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Panther Swamp National Wildlife Refuge
Panther Swamp
Swamp
National Wildlife Refuge
National Wildlife Refuge
is one of seven refuges in the Theodore Roosevelt National Wildlife Refuge Complex
Theodore Roosevelt National Wildlife Refuge Complex
in Mississippi. Established in 1978, Panther Swamp
Swamp
National Wildlife Refuge encompasses 38,697 acres (156.60 km2). Included in those acres is one of the largest blocks (21,000 acres) of bottomland forest in the lower Mississippi
Mississippi
River alluvial floodplain. The upland areas or ridges often crest at no more than one foot above swamp areas, and contain nuttall, willow and water oaks and other species while overcup oak, bitter pecan and ash dominate the transition zone from swamp to upland
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IUCN
The International Union for Conservation of Nature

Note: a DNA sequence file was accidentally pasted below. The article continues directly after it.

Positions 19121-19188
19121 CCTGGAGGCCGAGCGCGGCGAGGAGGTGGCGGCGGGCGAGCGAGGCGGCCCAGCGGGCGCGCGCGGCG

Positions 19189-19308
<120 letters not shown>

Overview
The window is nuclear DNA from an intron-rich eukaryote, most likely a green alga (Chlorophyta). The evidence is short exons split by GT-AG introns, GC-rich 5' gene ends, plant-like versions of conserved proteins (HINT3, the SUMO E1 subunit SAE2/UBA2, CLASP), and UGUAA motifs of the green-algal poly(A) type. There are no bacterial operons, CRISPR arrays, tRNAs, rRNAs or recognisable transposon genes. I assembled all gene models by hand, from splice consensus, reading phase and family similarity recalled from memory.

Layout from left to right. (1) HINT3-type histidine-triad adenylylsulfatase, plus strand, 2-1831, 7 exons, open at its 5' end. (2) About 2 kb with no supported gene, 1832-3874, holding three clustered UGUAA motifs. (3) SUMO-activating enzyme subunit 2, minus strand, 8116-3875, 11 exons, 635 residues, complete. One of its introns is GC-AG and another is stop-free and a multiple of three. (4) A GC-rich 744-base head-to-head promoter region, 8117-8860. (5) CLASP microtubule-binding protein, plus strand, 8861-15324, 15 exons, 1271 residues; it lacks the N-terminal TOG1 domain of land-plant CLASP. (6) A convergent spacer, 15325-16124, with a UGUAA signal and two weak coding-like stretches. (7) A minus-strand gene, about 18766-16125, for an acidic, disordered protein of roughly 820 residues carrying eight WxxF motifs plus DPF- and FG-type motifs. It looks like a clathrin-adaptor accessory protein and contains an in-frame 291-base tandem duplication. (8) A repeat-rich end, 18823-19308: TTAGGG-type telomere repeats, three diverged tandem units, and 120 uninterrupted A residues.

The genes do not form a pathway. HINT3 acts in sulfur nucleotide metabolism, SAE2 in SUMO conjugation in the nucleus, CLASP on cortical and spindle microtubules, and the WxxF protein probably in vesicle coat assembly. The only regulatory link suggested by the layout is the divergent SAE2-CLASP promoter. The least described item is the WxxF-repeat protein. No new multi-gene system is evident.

International Union for Conservation of Nature
(IUCN; officially International Union for Conservation of Nature
International Union for Conservation of Nature
and Natural Resources[2]) is an international organization working in the field of nature conservation and sustainable use of natural resources. It is involved in data gathering and analysis, research, field projects, advocacy, and education. IUCN's mission is to "influence, encourage and assist societies throughout the world to conserve nature and to ensure that any use of natural resources is equitable and ecologically sustainable". Over the past decades, IUCN has widened its focus beyond conservation ecology and now incorporates issues related to sustainable development in its projects. Unlike many other international environmental organisations, IUCN does not itself aim to mobilize the public in support of nature conservation
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Geographic Names Information System
The Geographic Names Information System
Geographic Names Information System
(GNIS) is a database that contains name and locative information about more than two million physical and cultural features located throughout the United States
United States
of America and its territories. It is a type of gazetteer. GNIS was developed by the United States
United States
Geological Survey in cooperation with the United States
United States